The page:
You’re nobody until somebody collaborates with you. Or so it seemed in 2018.
This year alone the luxury sector saw collaborations from Louis Vuitton x Grace Coddington, Nike x Kim Jones, Gucci x Dapper Dan, Moschino x H&M, Balmain x Net-a-Porter… and that’s not even scratching the surface of some of the more eccentric partnerships like Japanese streetwear designer Nigo teaming with KFC for a T-shirt collection.
And the collaboration gravy train isn’t slowing down anytime soon.
New York-based streetwear brand and retailer Kith alone has collaborations with Versace, Tommy Hilfiger, Levi’s, Greg Lauren, Ugg, Adidas, New Balance, Columbia, MISBHV, Vans and Bergdorf Goodman on deck for the first part of 2019.
But with a flurry of luxury and streetwear brands vying to spice up their designs and drum up buzz by linking up with another creative entity, do brands run the risk of diluting the uniqueness and impact of collaborations?
The key to keeping the romance alive with consumers are off-beat, unexpected partnerships, Highsnobiety reveals in its new white paper, “The New Luxury.”
A whopping 96 percent of Highsnobiety readers surveyed for the paper said they take “an interest in traditional brands who take unexpected creative changes or collaborate in unexpected ways.”
While critics have begun to question whether the market has reached “peak collaboration,” Highsnobiety points out there “remains a rather large runway for brands to operate in this arena” and “those who provide a unique point of view will earn a luxury label” with young luxury consumers.
Bergdorf Goodman, the stately department store that historically wreaks of Fifth Avenue wealth, caught onto this in 2017 when it began collaborating with Kith. The collaboration was positioned as “modern luxury,” with a focus on co-branded men’s zip hoodies, pullovers, track pants, shorts, tees and hats.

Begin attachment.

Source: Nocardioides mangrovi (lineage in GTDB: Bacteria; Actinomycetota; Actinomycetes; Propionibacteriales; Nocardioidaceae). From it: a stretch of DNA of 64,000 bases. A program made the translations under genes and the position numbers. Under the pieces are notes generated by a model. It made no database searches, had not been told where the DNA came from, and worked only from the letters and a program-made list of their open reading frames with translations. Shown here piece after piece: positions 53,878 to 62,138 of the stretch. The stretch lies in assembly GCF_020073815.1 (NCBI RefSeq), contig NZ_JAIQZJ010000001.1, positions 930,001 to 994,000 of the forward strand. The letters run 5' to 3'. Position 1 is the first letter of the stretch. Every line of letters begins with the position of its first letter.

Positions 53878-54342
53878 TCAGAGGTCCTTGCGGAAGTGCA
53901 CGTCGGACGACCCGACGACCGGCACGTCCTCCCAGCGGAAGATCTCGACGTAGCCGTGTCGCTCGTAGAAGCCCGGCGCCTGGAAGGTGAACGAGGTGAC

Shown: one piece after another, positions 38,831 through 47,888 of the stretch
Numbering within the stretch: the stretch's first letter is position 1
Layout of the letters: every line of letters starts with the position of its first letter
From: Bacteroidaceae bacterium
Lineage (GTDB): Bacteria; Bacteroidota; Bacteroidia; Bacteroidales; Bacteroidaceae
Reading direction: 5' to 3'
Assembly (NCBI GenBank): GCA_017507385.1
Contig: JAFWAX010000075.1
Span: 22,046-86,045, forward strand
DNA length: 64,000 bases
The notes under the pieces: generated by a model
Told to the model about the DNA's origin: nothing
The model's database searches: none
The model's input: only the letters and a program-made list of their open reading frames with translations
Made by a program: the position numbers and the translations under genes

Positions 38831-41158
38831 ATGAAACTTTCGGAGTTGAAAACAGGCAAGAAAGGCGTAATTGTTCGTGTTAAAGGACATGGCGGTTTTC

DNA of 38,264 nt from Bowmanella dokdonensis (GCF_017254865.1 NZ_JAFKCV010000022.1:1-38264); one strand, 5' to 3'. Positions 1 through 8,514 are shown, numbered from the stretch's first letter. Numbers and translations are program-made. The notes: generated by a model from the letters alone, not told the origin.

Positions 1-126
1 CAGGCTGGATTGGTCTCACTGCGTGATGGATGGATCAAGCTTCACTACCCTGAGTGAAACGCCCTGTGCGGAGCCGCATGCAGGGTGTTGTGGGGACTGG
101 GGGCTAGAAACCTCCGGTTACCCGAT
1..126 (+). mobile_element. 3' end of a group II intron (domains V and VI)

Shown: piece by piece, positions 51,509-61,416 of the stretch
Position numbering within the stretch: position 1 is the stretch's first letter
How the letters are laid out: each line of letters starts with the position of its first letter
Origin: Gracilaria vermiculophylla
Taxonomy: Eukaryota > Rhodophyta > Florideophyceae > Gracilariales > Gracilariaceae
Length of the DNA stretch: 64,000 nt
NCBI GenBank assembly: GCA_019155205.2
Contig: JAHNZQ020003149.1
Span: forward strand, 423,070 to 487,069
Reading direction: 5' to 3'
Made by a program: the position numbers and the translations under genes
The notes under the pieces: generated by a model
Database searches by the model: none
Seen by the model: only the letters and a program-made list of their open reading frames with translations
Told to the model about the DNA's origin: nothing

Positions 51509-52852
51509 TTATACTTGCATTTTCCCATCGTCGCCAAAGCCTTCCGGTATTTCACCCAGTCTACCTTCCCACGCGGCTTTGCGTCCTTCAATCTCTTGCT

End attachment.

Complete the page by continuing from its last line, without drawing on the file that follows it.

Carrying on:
“Through this partnership, the two entities provide consumers a truly unique point-of-view,” Highsnobiety wrote.
And it pays to think out of the box. Thirty-seven percent of millennial and Gen Z consumers Highsnobiety surveyed said they are willing to spend more on an item if it is limited-edition. However, limited-edition items need “something extra” to feel luxurious—be it a closer connection with the brand or a quality that “expands their cultural horizons.”
Social media is helping consumers forge deeper relationships with the brands they buy. Highsnobiety reports that 91 percent of readers can identify the designer and creatives behind their favorite brands and 82 percent even follow them on social media.
Brands are also elevating their designs through creative partnerships with artists. And in the process, rolling out designs that appeal to both their traditional customer and younger consumers.
Louis Vuitton’s colorful partnership with Takashi Murakami in the 2000s paved the way for brands like streetwear visionary Supreme to team with British contemporary artist Damien Hirst and street artist KAWS.
Meanwhile, artist and former snowboarder Trevor Andrew (a.k.a GucciGhost), known best for his 2016 collaboration with Gucci, teamed with streetwear brand Real Buy this fall for a line of Pop Art T-shirts.
Art’s influence in luxury and streetwear bodes well for all parties involve, as the “young luxury consumer becomes a patron of the arts,” the report states. Ninety percent of readers said they discover new creatives, photographers and artist through fashion.
“This introduced their work to a broader and younger audience, and at times helps them discover their true constituency,” Highsnobiety said.